And while this search for an American Idiom and the perfect form to express it is evident as a motivating tension or aspiration throughout the bulk of Williams’ career, Paterson provides readers a map of what may have been his most thorough search for that idiom.  A poem in which the newspaper article and the letter and the historical document are all the poem.  Many voices, many stories, many layers.  Maybe Paterson is Williams’ dream of democracy, of freedom.  His attempt at being free.  Can a poem be that?

In addition to Paterson (he won the prize in 1950 for both Paterson: Book III and Selected Poems), Williams worked things out in the shorter poems that he produced at a furious pace (anyone I talk to who loves Williams has read about an eighth of his collected writings, which includes about a million poems, an autobiography, novels, stories, essays, etc).  And every time I return to the work I’m astonished not only by the “things” from which his “ideas” allegedly emerged, and not only by the technical innovations of line and syntax, and not only by his noble visioning of the adequate and accurate form for his poetry.  I’m deeply moved by the heart of the poems.  Some of those are the familiar poems like “Dance Russe,” “This is Just to Say,” and “To a Poor Old Woman.”  But I also admire and turn to Williams for the intense vision of his poems which is at turns compassionate, at turns terrifying, and sometimes both.  Here’s one I love: 

At the Ball Game

The crowd at the ball game
is moved uniformly

by a spirit of uselessness
which delights them—

all the exciting detail
of the chase

and the escape, the error
the flash of genius—

all to no end save beauty
the eternal—

So in detail they, the crowd,
are beautiful

for this
to be warned against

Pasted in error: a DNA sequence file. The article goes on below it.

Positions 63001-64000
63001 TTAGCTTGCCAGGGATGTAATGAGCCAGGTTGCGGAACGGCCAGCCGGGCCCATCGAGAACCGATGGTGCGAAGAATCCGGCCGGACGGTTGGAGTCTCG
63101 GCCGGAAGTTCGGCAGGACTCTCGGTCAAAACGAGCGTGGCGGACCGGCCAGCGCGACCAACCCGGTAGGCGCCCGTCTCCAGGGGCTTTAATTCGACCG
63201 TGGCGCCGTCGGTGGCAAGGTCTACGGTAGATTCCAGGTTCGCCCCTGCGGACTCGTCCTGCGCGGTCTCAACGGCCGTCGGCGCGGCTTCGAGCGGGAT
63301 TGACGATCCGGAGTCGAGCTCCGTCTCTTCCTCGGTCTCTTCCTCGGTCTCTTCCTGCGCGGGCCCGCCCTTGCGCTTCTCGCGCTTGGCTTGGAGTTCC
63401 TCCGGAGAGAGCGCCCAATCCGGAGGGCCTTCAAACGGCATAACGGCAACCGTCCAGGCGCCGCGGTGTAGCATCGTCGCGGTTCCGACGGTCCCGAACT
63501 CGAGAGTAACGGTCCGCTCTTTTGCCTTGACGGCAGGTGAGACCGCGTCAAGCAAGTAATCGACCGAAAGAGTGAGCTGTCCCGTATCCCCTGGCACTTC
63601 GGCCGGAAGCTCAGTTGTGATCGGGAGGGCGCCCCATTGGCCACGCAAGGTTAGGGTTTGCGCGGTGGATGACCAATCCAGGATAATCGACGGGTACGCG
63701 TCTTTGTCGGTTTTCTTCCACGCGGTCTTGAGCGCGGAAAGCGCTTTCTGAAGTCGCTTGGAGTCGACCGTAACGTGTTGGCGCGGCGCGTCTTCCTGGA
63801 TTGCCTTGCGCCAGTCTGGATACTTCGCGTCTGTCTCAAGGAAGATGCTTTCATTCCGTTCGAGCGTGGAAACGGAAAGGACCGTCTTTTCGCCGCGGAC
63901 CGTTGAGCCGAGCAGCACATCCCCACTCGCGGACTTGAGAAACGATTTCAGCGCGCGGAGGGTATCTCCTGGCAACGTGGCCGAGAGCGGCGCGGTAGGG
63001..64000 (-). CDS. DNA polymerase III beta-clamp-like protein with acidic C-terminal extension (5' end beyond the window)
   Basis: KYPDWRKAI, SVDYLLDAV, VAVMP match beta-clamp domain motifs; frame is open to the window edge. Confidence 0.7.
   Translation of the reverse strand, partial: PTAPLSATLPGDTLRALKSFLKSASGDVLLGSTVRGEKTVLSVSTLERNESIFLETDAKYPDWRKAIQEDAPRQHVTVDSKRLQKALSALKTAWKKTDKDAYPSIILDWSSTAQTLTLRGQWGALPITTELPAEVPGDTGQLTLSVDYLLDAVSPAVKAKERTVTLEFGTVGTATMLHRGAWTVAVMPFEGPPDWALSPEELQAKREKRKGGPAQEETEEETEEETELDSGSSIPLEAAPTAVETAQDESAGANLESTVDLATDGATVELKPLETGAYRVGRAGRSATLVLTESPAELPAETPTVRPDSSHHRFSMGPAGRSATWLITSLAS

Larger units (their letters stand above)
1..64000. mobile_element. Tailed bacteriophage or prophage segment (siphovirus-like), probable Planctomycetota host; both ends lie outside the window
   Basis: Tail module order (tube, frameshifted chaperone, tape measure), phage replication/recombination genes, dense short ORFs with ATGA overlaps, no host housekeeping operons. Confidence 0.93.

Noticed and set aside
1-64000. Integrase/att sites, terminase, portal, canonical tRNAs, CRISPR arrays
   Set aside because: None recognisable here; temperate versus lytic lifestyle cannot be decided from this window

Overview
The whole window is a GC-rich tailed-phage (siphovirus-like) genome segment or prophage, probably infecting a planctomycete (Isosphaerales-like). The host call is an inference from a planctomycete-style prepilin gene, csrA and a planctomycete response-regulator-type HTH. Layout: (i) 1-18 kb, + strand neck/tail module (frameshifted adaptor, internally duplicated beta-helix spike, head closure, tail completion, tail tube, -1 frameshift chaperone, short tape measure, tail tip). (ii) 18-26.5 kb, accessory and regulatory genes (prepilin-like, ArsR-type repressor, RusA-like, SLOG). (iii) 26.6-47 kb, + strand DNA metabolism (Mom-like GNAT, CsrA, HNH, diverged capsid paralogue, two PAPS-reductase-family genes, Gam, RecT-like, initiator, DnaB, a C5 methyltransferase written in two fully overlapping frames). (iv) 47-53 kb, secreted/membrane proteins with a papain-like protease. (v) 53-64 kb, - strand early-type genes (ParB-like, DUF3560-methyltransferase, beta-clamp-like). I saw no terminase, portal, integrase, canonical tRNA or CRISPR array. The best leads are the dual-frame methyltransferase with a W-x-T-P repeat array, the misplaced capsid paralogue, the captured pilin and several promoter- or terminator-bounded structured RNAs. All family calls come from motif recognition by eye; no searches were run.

saluted and defied—
It is alive, venomous

it smiles grimly
its words cut—

The flashy female with her
mother, gets it—

The Jew gets it straight—it
is deadly, terrifying—

It is the Inquisition, the

It is beauty itself
that lives

day by day in them

This is
the power of their faces

it is summer, it is the solstice
the crowd is

cheering, the crowd is laughing
in detail

permanently, seriously
without thought

Ross Gay’s books of poems include Against Which (CavanKerry Press, 2006) and Bringing the Shovel Down (University of Pittsburgh Press, forthcoming January 2011). His poems have appeared in American Poetry Review, MARGIE, Ploughshares, and many other magazines. He has also, with the artist Kimberly Thomas, collaborated on several artists’ books, including The Cold Loop, BRN2HNT, and The Bullet. He is an editor with the chapbook press Q Avenue. Gay received his MFA in poetry from Sarah Lawrence College, and his PhD in American Literature from Temple University. He teaches in the low-residency MFA program in poetry at Drew University, and in Indiana University’s English department. (Photo credit: Zach Hetrick)

Poetry Finalists that Year: Not Announced

Poetry Judges that Year: W.H. Auden, Louise Bogan, Babette Deutsch, Louis Untermeyer

The Year in Literature:

  • Annie Allen by Gwendolyn Brooks won the Pulitzer Prize for poetry.
  • Conrad Aiken was named the Consultant in Poetry of the United States.

Other Information:

  • William Carlos Williams (1883-1963) was born in Rutherford, NJ.
  • Williams is the only poet to win a National Book Award for two books in the same year.
  • In addition to a prize-winning poet, Williams was also a practicing physician.